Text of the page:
A growing number of web-based businesses as well as lawn care companies are promoting “liquid lawn aeration”. A typical claim is that conventional aeration or core cultivation – where plugs of soil are pulled from the lawn – can be replaced by a product sprayed on the lawn. It should be noted that these products should not be confused with high-pressure water injection systems used for “coreless” aerification on golf courses. It is possible that some lawn care companies might offer this highly effective (but expensive) type of aerification as an alternative to conventional core-pulling. Companies selling these products may insist that their aeration “tool” effectively loosens compacted soils, aggregates sandy soils and generally enhances water retention and turf root growth.
While it is difficult to ascertain what is contained in these products, a few have been shown to contain liquid humates (essentially liquid organic matter) and soap-like materials like sodium lauryl (or laureth) sulfate. It is simply wishful thinking to believe that a highly diluted solution of either of these applied to a compacted soil will in any affect soil bulk density. There is no indication that any of these products has ever been scientifically evaluated for effectiveness.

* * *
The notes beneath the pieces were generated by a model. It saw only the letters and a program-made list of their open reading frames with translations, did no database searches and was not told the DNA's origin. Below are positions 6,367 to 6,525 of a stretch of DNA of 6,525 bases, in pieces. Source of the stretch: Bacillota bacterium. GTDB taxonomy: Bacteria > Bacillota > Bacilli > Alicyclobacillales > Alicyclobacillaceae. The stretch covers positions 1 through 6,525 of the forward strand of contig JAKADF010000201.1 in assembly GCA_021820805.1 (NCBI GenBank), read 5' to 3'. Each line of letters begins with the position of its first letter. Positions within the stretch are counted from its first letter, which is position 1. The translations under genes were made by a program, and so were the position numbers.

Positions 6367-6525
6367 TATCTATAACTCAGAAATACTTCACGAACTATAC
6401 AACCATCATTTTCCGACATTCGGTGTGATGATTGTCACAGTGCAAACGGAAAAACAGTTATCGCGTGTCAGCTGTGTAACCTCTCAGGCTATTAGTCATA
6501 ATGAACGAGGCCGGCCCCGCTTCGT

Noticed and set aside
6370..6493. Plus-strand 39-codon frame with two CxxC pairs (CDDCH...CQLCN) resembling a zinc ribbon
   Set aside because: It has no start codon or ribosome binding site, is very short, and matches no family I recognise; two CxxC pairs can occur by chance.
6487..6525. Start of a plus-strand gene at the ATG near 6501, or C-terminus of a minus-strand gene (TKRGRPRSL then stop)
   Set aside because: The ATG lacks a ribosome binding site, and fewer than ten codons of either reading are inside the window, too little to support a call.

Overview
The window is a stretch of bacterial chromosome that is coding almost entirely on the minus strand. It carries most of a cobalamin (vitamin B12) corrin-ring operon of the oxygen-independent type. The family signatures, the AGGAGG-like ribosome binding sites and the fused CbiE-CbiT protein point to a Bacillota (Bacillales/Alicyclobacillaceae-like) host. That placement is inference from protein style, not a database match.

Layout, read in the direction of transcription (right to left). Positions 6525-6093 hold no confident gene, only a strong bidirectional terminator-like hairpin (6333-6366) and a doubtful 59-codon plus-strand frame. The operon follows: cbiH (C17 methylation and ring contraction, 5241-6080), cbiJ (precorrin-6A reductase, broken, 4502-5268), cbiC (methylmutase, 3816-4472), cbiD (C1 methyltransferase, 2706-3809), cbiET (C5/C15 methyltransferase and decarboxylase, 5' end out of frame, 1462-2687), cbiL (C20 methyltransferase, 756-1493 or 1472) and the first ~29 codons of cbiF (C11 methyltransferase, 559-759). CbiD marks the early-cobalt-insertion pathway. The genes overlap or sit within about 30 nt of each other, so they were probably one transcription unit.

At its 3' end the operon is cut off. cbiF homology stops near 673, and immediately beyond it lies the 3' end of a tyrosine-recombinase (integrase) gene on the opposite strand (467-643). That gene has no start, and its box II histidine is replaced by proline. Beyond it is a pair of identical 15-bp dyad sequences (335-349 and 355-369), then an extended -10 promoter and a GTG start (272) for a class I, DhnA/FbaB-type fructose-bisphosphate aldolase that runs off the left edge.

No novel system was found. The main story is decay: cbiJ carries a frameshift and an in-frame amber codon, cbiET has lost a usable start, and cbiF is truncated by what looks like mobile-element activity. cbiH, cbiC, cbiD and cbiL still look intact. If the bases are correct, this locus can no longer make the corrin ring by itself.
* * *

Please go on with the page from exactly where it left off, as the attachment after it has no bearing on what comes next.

Simply stated, there is no “chemical” substitute for physical remediation of soil compaction – namely the traditional core cultivation techniques that have been used for years on all types of turf areas. At best, these “wonder products” might provide some minor degree of wetting agent effect – and nothing more. Wetting agents increase spreading and penetration of liquids across surfaces and into or throughout surfaces.
For more information, see the following Planttalk Colorado™ script(s).